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You won’t finish this article: Why people online don’t read to the end
I’m sure this doesn’t apply to any of my readers.

Lawless Law
Painfully logical article from R.C. Sproul Jr.:”Jason Collins is the first male professional athlete to admit he mistreats men. For that he has received magazine covers, applause from the entire Good Morning American television crew, congratulatory phone calls from the first lady, and a thumbs up from her husband. Where, I am left wondering, was all this for the first male professional athlete to admit he mistreats dogs?”

Perhaps the Best Sports Video I’ve Ever Seen
I know many pastors like this too.

Shepherding a sick wife
Kyle Worley’s wife has Cystic Fybrosis. Beautiful picture of Christ and His church.

The Ultimate Kinsman Redeemer
Stephanie Van Eyk: “It is as if the compliers of the Hebrew Bible placed the book of Ruth directly after Proverbs to describe the marriage between the wise man and the virtuous woman.”

Why is it so hard to do business in America?
With two budding entrepreneurs in my family, I’ve been stunned at the difficulties of setting up the simplest business in the USA.

Children’s Bible Reading Plan

This week’s morning and evening reading plan in Word and pdf.

This week’s single reading plan for morning or evening in Word and pdf.

If you want to start at the beginning, this is the first year of the children’s Morning and Evening Bible reading plan in Word and pdf.

Jason Henry, a missionary in Mongolia, has very kindly collated and produced the second year of morning and evening readings in Word and pdf.

And here’s the first 12 months of the Morning or Evening Bible reading plan in Word and pdf.

Here’s an explanation of the plan.

And here are the daily Bible Studies gathered into individual Bible books. Further explanation of that here.

Old Testament

New Testament

John Piper on Biblical Counseling

I continue my interaction with the Biblical Counseling Coalition’s new book, Christ-Centered Biblical Counseling by looking at John Piper’s contribution in Chapter 1: The Glory of God – The Goal of Biblical Counseling.

Piper’s Thesis: Only by uniting teaching with feeling, doctrine with delight, will the church attract people to her for counseling.

Piper’s Concern: The church, especially the Reformed church, has a reputation for teaching truth in a cold, boring, and detached way. This inevitably deters people from coming for the sympathetic and loving guidance that only the Bible can provide.

Piper’s Challenge: Preachers and counselors ought to be “joyful leaders who commune with the truths they contend for.” Know God truly and feel Him duly to give Him all His glory.

Piper’s Definition: Biblical counseling is God-centered, Bible-saturated, emotionally-in-touch use of language to help people become God-besotted, Christ-exalting, joyfully self-forgetting lovers of people.


I love Piper’s fundamental point, that preachers and counselors must work harder to combine knowledge with feeling in all their communications. I don’t doubt that many needy people turn away from the church and to the world because they want more than cold hard data, they want more than a logical and systematic presentation of the facts.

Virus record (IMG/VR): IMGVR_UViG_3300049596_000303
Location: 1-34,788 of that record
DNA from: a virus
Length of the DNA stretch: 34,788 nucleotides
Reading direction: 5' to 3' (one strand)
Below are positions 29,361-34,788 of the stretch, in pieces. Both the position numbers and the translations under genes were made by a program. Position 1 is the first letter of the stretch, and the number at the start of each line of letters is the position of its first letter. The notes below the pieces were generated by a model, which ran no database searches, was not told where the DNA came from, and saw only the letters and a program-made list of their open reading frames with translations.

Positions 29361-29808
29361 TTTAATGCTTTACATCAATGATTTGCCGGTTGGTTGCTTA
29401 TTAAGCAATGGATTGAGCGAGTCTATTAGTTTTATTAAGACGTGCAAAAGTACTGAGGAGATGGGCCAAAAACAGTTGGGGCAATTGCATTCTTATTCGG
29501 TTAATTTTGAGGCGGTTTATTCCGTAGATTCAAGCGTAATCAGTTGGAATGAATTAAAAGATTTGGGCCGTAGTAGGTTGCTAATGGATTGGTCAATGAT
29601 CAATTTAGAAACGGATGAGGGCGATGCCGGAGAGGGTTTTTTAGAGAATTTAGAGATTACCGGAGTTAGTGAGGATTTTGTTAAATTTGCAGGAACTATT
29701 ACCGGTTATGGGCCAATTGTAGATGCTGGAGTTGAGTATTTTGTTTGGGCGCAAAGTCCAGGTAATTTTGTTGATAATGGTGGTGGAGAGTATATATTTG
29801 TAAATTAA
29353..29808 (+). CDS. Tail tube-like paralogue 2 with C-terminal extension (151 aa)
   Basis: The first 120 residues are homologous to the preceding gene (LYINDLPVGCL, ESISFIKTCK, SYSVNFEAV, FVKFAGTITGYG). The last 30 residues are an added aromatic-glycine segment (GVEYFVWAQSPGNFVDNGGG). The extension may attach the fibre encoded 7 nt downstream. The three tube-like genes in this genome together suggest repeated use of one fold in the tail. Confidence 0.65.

They want to talk to someone who has been transformed by what they believe, who is excited about what they say, who exudes hope and optimism, who enjoys what they do, who loves and loves being loved. But they also want someone with something to say. Delight plus doctrine. Truth plus feeling. Reflection plus affection.

This was a bit of a “heavy” chapter with which to start the book. I needed to read it three or four times before I really got what Piper was driving at. His fundamental point is quite simple (and profoundly helpful), but the style and presentation is quite complex. For example, consider Piper’s definition of love:

Love is doing whatever you have to do at whatever cost to yourself in order to help another person stop finding pleasure in being made much of and help them get to the mature, God-exalting, Christ-besotted, joyfully self-sacrificing, self-forgetting delight in making much of God for the sake of others.

Wow! I’m not sure if I’ve ever loved.

I’m also not sure about the contrast that Piper draws here. He insists that there are “two profoundly different root sources of satisfaction. One is being made much of; the other is seeing and savoring God and making much of God.” And he asks: “Do you feel more loved when God makes much of you or do you feel more loved when God, at the cost of His Son, enables you to enjoy making much of Him forever?”

I don’t see these as opposites. I see them as two truths that must be held together. Can we not see both as true? Piper denies this. He says, “God is not into making much of us.”

I disagree.

Though there is nothing in the believer to make much of, God does make much of us, even when we do not make much, if anything, of Him.

If I can’t feel loved until “God, at the cost of His Son, enables me to enjoy making much of Him” then there are many times in my life when I will not and cannot feel God’s love.

The wonder of the Gospel is that God makes much of us even when we do not make much of Him. In fact, maybe I feel most loved when God makes much of me despite me not making much of Him.

He loved me, and gave himself for me.